I wanted a big floral something next to it so I took the entire head off a plastic stem and reformed it and tried to make it look like a DAPHNE or HEBE. By inserting tiny green plastic leaves, I feel it looks close enough.
To the right are a patch of FRENCH MARIGOLDS.I used the button flower centers from another plant and dipped the heads into glue and yellow wax crayon. I then added gold, orange and red and glued the heads onto more aquarium foliage torn into sections and secured with Quick Grip Glue. Because the green plastic is almost fluorescent, straight from the package, it Really needed to be painted. I painted it first with a base coat of the REVLON'S MATT NAIL VARNISH, and then a number of different green acrylic paints. The gold and green echo the Yarrow just opposite.
|Sweet Alyssum and French marigolds|
|Just before I added the Marigolds, I made a bed of|
The blue grasses were chopped from a branch of green plastic tufts which I painted to match the ones that I have in my Real Life Garden. They have a sea urchin appearance but make a lovely foil for the Marigolds that I later planted in front, as well as, the Sweet Alyssum that now weaves and spills over the rocks.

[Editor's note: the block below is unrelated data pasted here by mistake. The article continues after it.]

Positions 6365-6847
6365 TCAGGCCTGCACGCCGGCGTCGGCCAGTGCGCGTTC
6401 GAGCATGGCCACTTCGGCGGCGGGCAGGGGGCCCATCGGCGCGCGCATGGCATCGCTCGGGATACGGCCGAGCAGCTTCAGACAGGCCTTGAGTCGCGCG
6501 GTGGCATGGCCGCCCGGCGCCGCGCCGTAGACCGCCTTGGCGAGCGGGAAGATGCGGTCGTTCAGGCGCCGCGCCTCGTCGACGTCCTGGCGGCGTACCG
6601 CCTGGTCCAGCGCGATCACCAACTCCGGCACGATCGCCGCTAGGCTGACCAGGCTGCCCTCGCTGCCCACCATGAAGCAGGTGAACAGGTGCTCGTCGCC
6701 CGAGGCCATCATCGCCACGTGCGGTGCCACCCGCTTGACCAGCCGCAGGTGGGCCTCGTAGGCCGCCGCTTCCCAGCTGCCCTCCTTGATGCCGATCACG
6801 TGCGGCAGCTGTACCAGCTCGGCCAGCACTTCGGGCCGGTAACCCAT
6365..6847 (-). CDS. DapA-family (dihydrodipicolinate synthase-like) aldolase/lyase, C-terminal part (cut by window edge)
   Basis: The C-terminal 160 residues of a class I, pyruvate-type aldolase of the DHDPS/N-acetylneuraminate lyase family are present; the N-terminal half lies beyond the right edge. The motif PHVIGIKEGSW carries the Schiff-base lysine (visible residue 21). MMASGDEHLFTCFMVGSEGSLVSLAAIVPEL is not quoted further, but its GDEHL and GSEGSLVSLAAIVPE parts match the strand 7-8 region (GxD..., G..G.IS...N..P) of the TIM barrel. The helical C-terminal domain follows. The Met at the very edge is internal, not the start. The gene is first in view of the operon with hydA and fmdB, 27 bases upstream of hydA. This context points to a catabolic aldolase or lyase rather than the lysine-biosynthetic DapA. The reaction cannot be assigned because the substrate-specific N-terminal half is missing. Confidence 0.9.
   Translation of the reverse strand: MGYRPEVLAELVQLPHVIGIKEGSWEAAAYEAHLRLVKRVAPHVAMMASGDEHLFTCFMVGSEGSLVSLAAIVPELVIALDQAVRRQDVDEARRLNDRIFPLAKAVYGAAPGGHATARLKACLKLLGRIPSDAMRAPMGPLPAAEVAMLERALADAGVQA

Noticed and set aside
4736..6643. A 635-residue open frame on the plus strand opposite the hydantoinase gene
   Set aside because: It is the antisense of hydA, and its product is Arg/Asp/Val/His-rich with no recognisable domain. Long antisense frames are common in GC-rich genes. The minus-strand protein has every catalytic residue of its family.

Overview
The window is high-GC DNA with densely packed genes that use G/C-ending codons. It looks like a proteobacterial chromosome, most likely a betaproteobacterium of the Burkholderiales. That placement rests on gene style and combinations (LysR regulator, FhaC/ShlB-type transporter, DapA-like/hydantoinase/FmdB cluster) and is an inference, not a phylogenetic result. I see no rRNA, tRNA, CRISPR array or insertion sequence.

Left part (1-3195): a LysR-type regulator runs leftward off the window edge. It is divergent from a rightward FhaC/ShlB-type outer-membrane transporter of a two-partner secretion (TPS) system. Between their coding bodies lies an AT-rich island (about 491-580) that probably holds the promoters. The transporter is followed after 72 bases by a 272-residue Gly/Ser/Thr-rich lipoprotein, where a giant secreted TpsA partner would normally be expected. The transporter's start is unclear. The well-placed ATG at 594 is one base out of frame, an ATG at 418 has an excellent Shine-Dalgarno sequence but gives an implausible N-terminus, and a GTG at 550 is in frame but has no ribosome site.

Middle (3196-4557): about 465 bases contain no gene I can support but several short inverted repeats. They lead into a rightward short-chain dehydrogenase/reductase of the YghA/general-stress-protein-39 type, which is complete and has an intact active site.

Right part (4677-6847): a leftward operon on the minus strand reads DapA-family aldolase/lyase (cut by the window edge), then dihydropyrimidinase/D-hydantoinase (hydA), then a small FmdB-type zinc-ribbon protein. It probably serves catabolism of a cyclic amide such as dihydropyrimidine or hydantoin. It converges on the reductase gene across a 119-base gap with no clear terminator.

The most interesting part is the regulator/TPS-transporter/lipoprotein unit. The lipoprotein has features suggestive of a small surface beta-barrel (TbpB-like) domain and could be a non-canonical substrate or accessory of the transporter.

I tried a lot of different ideas out before I settled on the AJUGA a.k.a. BUGLEWEED. I love this plant in Real Life and now I have some in my miniature garden too!
There are a number of different varieties on the market but I have chosen Catlins Giant which is nearly black with green, blue, brown, red and silver shot through it. Trying to get the right color was the trickiest part of the procedure. The plant itself is simply glued layers of sections of a plastic round leaf plant, stacked up and spread out to get the form. Then snippets of a glass beaded wire stem were cut and curved at the base and glued in as if it were growing out from it. Everything was painted in situ, using a photo as a reference and guide.